Just before the New Year, we got the renewal bill for our renters' insurance. Surprised at the higher rate, we started shopping around for another company. (It was after we found a figure $200 cheaper than what our current company was charging, we realized that our current policy had been upgraded to cover $40,000 more worth of property, an upgrade we hadn't asked for nor which was highlighted for us.)
Still, we decided to go with the new company anyway. It's a company I have no problems with ... at least I hadn't. That's what you get when a lizard does things for you.
A few days ago, an envelope came in the mail from the new insurers. I was confused.
It was a thin envelope.
Just as it was during the college application process, a thin envelope is not good when it comes to insurance. Inside was a short, one-page letter informing us that our policy had been rejected because, it said, of our proximity to "coastal waters." (It also spelled "coastal" incorrectly -- "COSTAL" -- and "within" as well -- "WIHTIN." In retrospect, I'm glad we're not represented by a company that cannot find the spellcheck option on its word processing program.)
I called the umbrella company to see if there was another insurer in their midst that would cover us. I was told that no one at the Reptile would take us because we live 894 feet from the Hudson River.
What irks me is that, with today's online mapping technology (pick one), it takes mere moments to punch in our address and find out where we live. Why, when I was on the phone with the agent, could he not have put me on hold for 30 seconds to do that search? While we'll just go back to our previous company, I still think I'll file a complaint with the New Jersey board of insurers (or whatever it said on our cancellation letter), just to point that out.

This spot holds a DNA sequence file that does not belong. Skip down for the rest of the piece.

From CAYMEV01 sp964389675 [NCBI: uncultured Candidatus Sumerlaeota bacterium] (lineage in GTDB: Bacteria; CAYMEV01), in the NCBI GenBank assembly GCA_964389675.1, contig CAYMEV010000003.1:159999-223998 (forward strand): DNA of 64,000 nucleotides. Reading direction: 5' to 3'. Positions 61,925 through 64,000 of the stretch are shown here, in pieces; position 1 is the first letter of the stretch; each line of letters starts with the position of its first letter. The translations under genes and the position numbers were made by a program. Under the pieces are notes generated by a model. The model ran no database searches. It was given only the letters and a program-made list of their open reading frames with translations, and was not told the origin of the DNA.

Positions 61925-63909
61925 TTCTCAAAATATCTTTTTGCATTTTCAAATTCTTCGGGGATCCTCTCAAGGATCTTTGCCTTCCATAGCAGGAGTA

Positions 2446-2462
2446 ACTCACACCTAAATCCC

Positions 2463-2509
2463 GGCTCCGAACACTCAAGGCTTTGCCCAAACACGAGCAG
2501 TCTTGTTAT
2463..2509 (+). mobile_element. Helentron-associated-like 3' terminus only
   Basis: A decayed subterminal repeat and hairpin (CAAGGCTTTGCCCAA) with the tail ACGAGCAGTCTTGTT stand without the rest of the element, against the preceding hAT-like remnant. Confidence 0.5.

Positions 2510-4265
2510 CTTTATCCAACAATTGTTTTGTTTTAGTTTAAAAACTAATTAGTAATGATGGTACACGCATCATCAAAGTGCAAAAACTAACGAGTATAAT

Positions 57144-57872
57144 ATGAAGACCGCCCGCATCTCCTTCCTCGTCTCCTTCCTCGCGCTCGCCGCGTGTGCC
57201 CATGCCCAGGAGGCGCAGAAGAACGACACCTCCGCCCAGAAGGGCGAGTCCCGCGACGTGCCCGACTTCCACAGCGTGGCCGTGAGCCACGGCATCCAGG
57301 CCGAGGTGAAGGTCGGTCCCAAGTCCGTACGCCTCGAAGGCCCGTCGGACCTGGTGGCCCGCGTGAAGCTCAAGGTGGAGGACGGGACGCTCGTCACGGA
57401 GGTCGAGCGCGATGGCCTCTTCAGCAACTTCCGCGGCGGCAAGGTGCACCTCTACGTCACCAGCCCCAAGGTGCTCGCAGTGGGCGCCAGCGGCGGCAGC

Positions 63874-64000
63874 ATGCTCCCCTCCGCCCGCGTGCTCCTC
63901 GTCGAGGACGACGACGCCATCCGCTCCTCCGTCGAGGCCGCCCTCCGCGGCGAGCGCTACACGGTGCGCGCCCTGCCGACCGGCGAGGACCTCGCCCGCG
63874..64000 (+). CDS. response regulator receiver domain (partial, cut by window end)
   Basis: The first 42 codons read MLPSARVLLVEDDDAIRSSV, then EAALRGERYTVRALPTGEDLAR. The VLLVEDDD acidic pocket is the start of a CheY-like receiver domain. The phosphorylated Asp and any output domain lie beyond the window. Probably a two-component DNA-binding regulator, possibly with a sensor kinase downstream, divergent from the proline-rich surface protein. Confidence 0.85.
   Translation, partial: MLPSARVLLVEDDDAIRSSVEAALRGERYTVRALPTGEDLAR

And to point out another thing. While it's true that we live close -- within 900 feet, apparently -- to the Hudson, and we're far enough south that it's still tidal at that point, we're also on a hill. In a second-floor apartment. On what I can only imagine is bedrock, considering the cliffs that rise another few hundred feet away from us (and away from the river). I'd estimate that we're at least 60 feet above the waterline -- and sea level, for that matter. So if we were to be flooded out of our apartment, there would be much greater issues than whether our insurance company would be able to review our claim. For one thing, The Day After Tomorrow might be considered a soothsaying documentary rather than a fictional (attempt at a) blockbuster. For another, the company that insured us would be underwater in San Diego, and the larger company would likely have oceanfront property at its inland Virginia location.
Whatever. They won't get our money. Well, except the $149 I paid by credit card that will cover us until February 10. By then, we'll be back with our previous company (hopefully at a rate similar to what our previous coverage was, before the 40K bump) and carrying on, as Tim Gunn might say if he had anything to do with this, which he doesn't.
Lou Gehrig in Asbury Park
4 years ago